Employers represented in business associations like the U.S. Chamber of Commerce have campaigned against the PRO Act for years, arguing the bill would lay significant new financial and legal burdens on businesses. Business groups’ opposition means most Republicans and a few conservative-leaning Democrats also fiercely oppose the bill. Despite this pushback, the Democratic-majority House most recently passed the PRO Act on March 9, 2021 in a 225-206 vote (five Republicans broke with leadership to support the bill, and one Democrat opposed) with backing from the White House. However, the bill stalled in the Senate, where the Democratic majority generally needs at least ten Republicans to break with their party to advance major legislation past a minority filibuster.
What’s in the latest draft, and how does it differ from the original PRO Act? The new draft bill comes from the House Education and Labor Committee’s portion of a new Democrat-led budget reconciliation package. Under budget reconciliation, Democrats can circumvent the Senate’s filibuster rules and pass legislation with only 51 votes rather than the normal 60. Importantly, however, reconciliation provisions must have a significant impact on the nation’s spending or revenue to be eligible for inclusion. (For more on the reconciliation process, click here.)
The new House proposal shares plenty of DNA with the original PRO Act, starting with its author, House Education and Labor Chairman Bobby Scott (D-VA). The new draft revolves around the older PRO Act’s new NLRB monetary penalties for employers found to have committed unfair labor practices as defined within the bill. The proposed bill would take effect on January 1, 2022. Similar to the PRO Act, the new draft allows the NLRB to assess as much as $50,000 in penalties for each NLRA violation, doubled if the company had past violations in recent years, and further allows for $100,000 fines if the violation resulted in an employee’s termination. The new draft would extend those potential fines to individual officers and directors found to have directed the unlawful activity.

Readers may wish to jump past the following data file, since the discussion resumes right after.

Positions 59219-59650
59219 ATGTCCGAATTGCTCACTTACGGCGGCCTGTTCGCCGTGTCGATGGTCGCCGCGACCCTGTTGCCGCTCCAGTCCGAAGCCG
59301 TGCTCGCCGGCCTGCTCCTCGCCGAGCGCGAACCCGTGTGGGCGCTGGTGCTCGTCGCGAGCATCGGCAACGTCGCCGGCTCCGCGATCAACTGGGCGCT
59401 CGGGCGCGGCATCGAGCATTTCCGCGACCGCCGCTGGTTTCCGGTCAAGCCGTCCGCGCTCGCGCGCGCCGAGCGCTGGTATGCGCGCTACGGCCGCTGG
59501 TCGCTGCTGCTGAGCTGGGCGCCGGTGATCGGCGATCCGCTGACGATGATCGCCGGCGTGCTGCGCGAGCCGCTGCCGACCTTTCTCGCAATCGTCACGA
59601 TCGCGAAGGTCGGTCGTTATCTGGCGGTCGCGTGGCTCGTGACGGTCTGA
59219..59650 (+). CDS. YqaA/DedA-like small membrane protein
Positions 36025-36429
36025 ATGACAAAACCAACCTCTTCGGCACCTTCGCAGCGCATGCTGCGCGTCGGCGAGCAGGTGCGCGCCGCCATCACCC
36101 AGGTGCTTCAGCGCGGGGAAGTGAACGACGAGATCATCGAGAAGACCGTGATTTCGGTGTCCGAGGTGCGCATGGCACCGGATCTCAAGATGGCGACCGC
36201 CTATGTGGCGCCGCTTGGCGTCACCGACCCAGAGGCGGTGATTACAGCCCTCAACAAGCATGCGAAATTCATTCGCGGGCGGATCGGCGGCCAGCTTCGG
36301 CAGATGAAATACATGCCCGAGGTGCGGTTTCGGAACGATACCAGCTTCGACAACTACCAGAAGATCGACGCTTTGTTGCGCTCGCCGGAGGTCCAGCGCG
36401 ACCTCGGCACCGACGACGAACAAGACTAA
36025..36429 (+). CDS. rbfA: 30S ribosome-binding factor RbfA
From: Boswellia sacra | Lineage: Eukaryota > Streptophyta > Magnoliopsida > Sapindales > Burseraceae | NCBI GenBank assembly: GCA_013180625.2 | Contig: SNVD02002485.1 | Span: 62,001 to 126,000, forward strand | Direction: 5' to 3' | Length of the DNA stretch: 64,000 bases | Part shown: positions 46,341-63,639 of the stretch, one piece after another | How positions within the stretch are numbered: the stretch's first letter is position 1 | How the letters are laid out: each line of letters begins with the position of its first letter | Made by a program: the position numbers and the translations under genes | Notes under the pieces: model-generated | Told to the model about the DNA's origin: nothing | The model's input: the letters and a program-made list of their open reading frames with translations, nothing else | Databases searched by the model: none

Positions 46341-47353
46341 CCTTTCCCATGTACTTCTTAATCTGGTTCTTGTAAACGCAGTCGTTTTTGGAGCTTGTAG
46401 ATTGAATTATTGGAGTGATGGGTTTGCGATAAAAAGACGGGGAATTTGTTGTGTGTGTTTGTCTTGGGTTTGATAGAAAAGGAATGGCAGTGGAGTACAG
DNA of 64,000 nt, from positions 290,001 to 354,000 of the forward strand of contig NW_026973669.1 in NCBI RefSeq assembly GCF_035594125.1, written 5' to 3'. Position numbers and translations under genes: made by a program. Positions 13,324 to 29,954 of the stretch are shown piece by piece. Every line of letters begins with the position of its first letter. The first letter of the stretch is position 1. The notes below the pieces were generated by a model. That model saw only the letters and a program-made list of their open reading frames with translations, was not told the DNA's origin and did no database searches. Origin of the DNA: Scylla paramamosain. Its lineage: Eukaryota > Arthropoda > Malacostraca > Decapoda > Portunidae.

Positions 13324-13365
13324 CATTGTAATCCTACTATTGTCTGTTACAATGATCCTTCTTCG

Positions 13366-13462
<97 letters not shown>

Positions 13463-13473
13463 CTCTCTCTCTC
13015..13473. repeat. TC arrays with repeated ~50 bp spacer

The new draft would ban several practices as unlawful, mirroring the PRO Act through the lens of the newly-created fee structure. Importantly, this section includes few definitions of the below offenses, appearing to give NLRB discretion to assess when an employer has committed a violation. Practices to be banned under the draft include:
- Permanent replacement of striking workers;